The purpose of Android SDK is to allow android app developers to build and test their apps in a virtual environment. You can use the android emulator feature on SDK to test your app on different screen size, Android version, and Android device. This allows developers to test their apps without actually buying an android device.
First you have to download and install the Android SDK. When you first start up the SDK Manager you will see a list of Android Virtual images you can download. You most likely want to download the latest version. Which at the time of this writing is 4.2.
To emulate this virtual machine, go to Tools > Manage AVDs...
On the next window, select the virtual device and edit to customize your options:
There are many customization options. Included screen size, device type memory allocation, SD card. The options are self-explanatory. One thing to keep in mind in the current version of the emulator is that it might not run on more than 800MB of memory on certain older virtual devices. So if for some reason you get a memory error it’s due to allocating too much memory. Lower it and it should work without a problem.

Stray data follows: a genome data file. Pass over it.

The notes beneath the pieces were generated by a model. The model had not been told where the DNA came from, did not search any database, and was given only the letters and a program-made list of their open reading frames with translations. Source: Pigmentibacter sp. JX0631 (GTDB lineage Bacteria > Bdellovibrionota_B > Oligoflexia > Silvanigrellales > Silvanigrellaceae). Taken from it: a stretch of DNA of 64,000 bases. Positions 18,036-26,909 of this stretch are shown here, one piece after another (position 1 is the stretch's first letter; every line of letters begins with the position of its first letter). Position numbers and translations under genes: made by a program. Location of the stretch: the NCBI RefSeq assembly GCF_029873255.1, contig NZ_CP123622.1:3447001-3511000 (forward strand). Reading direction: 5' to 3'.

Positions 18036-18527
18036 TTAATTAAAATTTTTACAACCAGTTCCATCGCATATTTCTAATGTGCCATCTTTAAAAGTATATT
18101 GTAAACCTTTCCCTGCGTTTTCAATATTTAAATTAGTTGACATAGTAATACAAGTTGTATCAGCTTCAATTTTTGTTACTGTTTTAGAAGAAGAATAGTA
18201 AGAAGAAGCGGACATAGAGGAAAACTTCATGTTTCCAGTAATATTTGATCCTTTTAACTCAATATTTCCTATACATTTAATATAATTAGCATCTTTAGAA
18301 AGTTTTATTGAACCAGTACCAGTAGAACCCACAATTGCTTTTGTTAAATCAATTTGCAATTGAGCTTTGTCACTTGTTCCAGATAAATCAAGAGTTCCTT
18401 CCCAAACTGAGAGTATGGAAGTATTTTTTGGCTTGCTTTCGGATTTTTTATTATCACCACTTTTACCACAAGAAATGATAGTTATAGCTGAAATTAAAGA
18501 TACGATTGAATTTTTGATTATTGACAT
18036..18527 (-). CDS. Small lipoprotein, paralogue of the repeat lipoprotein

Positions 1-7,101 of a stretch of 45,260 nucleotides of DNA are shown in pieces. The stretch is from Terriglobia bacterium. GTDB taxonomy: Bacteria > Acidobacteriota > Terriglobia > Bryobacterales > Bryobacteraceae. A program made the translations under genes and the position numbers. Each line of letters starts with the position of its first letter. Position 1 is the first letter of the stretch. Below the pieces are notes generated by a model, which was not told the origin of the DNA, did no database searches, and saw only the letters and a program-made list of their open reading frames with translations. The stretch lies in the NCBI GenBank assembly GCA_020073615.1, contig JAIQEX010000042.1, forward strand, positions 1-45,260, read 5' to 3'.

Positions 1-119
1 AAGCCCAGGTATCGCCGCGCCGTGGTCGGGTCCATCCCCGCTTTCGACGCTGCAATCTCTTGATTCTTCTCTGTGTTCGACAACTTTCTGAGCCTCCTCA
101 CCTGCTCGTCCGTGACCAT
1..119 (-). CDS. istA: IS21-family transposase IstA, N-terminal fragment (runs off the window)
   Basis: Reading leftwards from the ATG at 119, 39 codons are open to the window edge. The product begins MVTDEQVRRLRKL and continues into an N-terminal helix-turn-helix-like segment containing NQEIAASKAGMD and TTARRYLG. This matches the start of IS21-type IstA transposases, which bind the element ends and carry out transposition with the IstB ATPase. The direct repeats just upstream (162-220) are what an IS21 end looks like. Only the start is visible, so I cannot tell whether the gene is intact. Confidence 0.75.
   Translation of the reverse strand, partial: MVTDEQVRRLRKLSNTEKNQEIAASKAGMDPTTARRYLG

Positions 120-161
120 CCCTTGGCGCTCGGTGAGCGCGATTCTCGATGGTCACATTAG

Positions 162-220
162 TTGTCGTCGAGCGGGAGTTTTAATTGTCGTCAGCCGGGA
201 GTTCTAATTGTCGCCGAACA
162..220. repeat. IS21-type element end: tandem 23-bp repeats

After editing the device options, you can select the device and click Start... to run it.
One thing to note about the android emulator. It is extremely slow in its current version even on modern state-of-art desktop hardware with heaps of memory. It won’t make much (if any) difference in running speed. Even on my Quad-core 12GB desktop machine, it took a good three minutes just to boot up and the UI is very laggy and not fit for any serious use. Thankfully, it’s not meant to be for serious use.